Huxley took the opportunity during this brief period of calm to bring his feet closer to his body. His ankles were swollen and his legs ached from exhaustion, but they complied.

“I saw the surgery they did. They laid you on this steel table and covered you with blue sheets. And it was so dark, I couldn’t see any of the surgeons, but they had a spotlight trained right on your head. When they finally pulled it off, I could see your face emerging from it, Huxley.” Emma’s crying returned, although much weaker than before.

“They were so worried — I was so worried. It took all night, but you were fine, your heart was beating,” Emma gripped a loose part of the sheets as she spoke. “But do you know why it took all night? Because each time they tried to take that leech off, your heart would stop. And they would all just start running and shouting at each other and…”

Huxley reached out to try and comfort her. His hand barely even registered on her shoulder.

“They just kept it there for hours. What could they do? That leech, that goddamn parasite, it was the only thing keeping you alive. It let you stay alive. It wanted you to stay alive. It let every other soldier die, but not you. It chose you, Huxley. You. You. Fucking you.” Emma looked away, more from frustration than shame or disappointment. A long silence followed, then she ended it.

“And you didn’t even want to live.”

She stormed off. Huxley tried to call after her, pleading with her that no, he didn’t want to die. He wanted to stay alive, he wanted to stay with her. But she didn’t listen. The door slammed, leaving Huxley alone in the dark. He thought that he might cry at this moment, but his body felt empty. It was almost calm.

He wondered if he did die during that dream, and the world he woke up in was one where everything was backwards. Where silence was as loud as screaming, where confirmation and denial were one and the same, where thoughts he once believed were hidden were actually being broadcast to every person on the planet. A world where Emma knew his every thought, but he couldn’t scratch the mountainous wall that surrounded hers.

Maybe, maybe not, he decided. It didn’t matter now.


Huxley didn’t sleep that night. The closest he got was a kind of half-sleep state where his dreams seemed to penetrate into reality in an oddly calm way. Old men and women sat upside-down in chairs that were bolted to the ceiling, fish swam through the air, and occasionally a large shadow appeared on the far wall in front of Huxley’s bed. He welcomed it all.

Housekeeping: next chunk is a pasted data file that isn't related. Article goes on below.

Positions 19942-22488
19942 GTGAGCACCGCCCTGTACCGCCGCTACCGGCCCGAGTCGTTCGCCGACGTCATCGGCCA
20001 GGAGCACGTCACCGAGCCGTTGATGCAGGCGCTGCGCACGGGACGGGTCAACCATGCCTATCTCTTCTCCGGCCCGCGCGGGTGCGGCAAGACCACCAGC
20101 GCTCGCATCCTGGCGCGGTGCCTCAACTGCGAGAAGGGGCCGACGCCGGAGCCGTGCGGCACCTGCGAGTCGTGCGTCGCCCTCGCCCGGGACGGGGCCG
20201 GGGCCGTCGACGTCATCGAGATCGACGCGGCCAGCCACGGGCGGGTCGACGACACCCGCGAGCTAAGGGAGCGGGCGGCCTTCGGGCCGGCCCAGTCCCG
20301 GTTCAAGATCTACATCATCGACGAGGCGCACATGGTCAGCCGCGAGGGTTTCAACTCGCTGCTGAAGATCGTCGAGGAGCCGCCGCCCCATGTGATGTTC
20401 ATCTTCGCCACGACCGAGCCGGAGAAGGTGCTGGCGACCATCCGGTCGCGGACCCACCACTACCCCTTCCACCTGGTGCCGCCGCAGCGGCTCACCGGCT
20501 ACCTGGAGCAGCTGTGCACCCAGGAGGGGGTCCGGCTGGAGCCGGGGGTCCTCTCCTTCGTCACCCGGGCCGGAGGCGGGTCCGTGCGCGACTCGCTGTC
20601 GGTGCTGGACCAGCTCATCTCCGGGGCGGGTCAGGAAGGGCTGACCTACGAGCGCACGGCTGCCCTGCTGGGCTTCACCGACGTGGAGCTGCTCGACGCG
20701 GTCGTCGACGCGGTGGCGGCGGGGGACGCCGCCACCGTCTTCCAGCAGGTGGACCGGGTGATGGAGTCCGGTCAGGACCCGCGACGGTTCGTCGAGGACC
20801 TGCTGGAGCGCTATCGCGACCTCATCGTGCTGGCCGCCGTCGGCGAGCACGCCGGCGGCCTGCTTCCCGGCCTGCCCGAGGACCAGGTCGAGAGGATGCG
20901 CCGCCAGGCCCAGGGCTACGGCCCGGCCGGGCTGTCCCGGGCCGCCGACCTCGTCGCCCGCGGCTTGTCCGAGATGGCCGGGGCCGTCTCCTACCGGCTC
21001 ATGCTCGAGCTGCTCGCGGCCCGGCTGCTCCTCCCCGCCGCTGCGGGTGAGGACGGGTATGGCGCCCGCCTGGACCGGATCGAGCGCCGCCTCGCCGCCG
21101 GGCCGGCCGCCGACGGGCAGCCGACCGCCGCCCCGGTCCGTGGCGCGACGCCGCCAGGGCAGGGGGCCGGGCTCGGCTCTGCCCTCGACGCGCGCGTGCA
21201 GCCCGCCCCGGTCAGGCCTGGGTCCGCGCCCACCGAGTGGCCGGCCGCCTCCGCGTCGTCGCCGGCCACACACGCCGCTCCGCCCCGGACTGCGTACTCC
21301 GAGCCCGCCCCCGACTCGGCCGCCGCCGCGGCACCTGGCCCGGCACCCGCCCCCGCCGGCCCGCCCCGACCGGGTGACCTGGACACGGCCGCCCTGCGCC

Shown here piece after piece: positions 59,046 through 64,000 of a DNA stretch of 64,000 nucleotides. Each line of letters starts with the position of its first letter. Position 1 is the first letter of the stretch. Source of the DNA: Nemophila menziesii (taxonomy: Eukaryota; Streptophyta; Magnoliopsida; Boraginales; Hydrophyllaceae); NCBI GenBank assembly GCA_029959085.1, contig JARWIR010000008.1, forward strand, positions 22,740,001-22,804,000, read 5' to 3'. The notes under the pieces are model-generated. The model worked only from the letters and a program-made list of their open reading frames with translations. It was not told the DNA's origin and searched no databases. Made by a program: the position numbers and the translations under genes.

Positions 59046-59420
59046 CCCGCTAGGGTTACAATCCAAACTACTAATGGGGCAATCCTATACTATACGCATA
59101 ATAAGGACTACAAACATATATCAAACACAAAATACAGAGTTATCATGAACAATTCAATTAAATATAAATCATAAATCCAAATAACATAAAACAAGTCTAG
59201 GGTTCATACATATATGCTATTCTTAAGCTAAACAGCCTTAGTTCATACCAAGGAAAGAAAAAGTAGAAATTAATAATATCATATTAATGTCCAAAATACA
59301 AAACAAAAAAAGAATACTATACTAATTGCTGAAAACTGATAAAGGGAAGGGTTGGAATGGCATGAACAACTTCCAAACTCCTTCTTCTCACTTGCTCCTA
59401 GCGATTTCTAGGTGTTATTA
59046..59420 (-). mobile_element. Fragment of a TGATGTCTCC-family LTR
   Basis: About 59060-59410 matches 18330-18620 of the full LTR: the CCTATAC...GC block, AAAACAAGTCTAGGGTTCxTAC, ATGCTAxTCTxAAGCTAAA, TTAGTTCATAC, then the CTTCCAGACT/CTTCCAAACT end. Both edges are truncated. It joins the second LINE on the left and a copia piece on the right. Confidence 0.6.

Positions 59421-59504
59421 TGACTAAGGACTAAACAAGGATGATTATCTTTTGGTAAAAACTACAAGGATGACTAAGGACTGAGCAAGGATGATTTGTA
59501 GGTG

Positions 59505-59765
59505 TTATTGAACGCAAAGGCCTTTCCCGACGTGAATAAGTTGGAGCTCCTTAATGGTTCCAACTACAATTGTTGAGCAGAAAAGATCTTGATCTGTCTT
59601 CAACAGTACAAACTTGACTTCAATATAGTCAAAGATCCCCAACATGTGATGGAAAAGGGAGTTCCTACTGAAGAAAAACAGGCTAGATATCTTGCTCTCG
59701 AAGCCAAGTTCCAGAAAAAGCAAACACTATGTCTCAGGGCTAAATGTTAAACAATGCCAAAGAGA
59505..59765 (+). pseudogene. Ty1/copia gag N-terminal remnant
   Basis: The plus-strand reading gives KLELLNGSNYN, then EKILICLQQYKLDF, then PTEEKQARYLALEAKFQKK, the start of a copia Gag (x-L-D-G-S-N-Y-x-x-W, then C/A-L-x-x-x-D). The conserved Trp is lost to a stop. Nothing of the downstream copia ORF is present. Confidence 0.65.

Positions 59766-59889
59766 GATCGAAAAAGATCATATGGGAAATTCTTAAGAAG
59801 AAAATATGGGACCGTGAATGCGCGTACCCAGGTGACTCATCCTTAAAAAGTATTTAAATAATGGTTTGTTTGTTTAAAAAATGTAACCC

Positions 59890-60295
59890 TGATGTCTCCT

The door creaked open and Emma walked in. Huxley’s dreams vanished instantly, and he became quite aware of his surroundings. She walked with an anxiety-fueled confidence, placing one foot in front of the other like she was worried the floor would collapse if she stood in one place for longer than a second.

“Did you not change?” Huxley asked. Emma was still in her uniform, which was now wrinkled and stained and dirtied from days of constant work.

She didn’t answer, choosing to stare at the freshly-printed stack of papers in her hands rather than take one look at Huxley. She thumbed through the first ten pages and placed them gently in front of Huxley. He took it out of instinct, not seeing what the words even said.

“These are for your treatment,” she said.

“I thought I finished my treatment. I’m in recovery,” he responded.

“It’s a different kind of treatment.” Emma took a seat in the chair besides Huxley’s bed. She covered her face in reports and lab results and a dozen other pieces of paper that didn’t relate to him at all.

Huxley looked at the first line of the top page. His eyes went white.

SUBTHERIUM TREATMENT OPTIONS

“Are you serious?”

Emma rearranged the papers in her hands into a neat pile. “Yes,” she said.

“Who gave you the authority? No, who gave you the fucking idea that you could do this, huh? How long have you known me? A week, maybe less? And I trusted you, I told you because I trusted you. I may not have ever seen you again, but I thought that you weren’t going to do something like that. You told me you wouldn’t. You promised me. Fuck you, Emma. Fuck you.”

She put one leg over the other while maintaining eye contact with Huxley. “This will help you—”

“Shut up.” Huxley looked away, trying to end the conversation, but Emma continued to speak.

“You have shown suicidal tendencies, and it’s in my opinion that that stems at least in part from your condition. This will be good for you, this will help you, Huxley.”

“Don’t say my name,” he snarled, turning back towards her suddenly. “And I didn’t try to—”

“But you don’t know, do you? You don’t remember anything from that night. And I do, and it certainly seems like that was what you were trying to do.”

“Don’t do this. We’re not in an interrogation room.”